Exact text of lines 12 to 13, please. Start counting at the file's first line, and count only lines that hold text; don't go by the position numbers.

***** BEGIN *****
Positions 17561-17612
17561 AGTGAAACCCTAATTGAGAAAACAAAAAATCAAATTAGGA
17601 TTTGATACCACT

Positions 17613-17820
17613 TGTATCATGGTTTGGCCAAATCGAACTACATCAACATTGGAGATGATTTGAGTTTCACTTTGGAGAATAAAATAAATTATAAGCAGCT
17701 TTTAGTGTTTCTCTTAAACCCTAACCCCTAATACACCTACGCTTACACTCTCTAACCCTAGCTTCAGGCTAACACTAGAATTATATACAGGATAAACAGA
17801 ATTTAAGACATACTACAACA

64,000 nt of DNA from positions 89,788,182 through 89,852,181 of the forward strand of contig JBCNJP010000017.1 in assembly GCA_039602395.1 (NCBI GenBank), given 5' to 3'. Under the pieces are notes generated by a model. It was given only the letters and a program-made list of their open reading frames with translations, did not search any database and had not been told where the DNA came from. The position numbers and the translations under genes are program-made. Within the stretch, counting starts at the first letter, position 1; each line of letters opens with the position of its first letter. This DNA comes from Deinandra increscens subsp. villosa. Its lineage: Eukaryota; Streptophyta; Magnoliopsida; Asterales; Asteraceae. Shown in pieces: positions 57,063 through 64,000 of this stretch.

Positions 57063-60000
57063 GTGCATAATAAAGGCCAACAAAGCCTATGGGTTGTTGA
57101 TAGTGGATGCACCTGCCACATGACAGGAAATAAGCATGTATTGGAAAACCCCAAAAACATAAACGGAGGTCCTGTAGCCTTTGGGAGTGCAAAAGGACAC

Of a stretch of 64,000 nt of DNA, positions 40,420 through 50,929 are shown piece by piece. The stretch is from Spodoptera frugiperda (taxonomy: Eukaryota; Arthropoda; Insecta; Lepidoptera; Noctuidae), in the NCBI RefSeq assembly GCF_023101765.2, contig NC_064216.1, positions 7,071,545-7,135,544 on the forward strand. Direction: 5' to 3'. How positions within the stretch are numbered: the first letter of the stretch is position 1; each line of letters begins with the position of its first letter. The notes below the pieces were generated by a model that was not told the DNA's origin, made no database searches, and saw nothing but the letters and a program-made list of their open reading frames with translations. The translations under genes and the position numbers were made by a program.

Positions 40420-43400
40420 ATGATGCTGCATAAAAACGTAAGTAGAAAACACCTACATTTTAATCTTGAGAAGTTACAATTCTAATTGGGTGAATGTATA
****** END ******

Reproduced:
Of a stretch of 64,000 nt of DNA, positions 40,420 through 50,929 are shown piece by piece. The stretch is from Spodoptera frugiperda (taxonomy: Eukaryota; Arthropoda; Insecta; Lepidoptera; Noctuidae), in the NCBI RefSeq assembly GCF_023101765.2, contig NC_064216.1, positions 7,071,545-7,135,544 on the forward strand. Direction: 5' to 3'. How positions within the stretch are numbered: the first letter of the stretch is position 1; each line of letters begins with the position of its first letter. The notes below the pieces were generated by a model that was not told the DNA's origin, made no database searches, and saw nothing but the letters and a program-made list of their open reading frames with translations. The translations under genes and the position numbers were made by a program.

Positions 40420-43400